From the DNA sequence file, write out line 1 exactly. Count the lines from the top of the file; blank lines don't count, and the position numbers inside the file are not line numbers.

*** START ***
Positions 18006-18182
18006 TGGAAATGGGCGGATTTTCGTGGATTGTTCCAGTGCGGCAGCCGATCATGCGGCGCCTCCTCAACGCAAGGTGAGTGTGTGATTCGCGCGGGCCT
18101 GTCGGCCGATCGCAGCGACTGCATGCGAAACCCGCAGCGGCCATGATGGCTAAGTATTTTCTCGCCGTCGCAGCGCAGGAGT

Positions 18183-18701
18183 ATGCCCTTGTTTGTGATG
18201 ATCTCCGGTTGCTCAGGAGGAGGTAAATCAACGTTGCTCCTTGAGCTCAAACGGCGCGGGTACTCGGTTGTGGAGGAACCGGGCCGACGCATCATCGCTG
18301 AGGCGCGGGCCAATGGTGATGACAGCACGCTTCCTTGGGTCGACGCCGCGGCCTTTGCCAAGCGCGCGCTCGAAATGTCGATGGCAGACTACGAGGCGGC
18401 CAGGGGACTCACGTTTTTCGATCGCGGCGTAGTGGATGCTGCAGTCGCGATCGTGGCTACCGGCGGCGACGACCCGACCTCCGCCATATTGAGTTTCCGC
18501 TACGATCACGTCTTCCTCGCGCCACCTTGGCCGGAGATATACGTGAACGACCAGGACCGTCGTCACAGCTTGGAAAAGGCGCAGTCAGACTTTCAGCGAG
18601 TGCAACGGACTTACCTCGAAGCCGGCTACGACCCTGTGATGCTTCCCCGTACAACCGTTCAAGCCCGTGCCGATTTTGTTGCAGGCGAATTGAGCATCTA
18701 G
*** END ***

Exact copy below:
Positions 18006-18182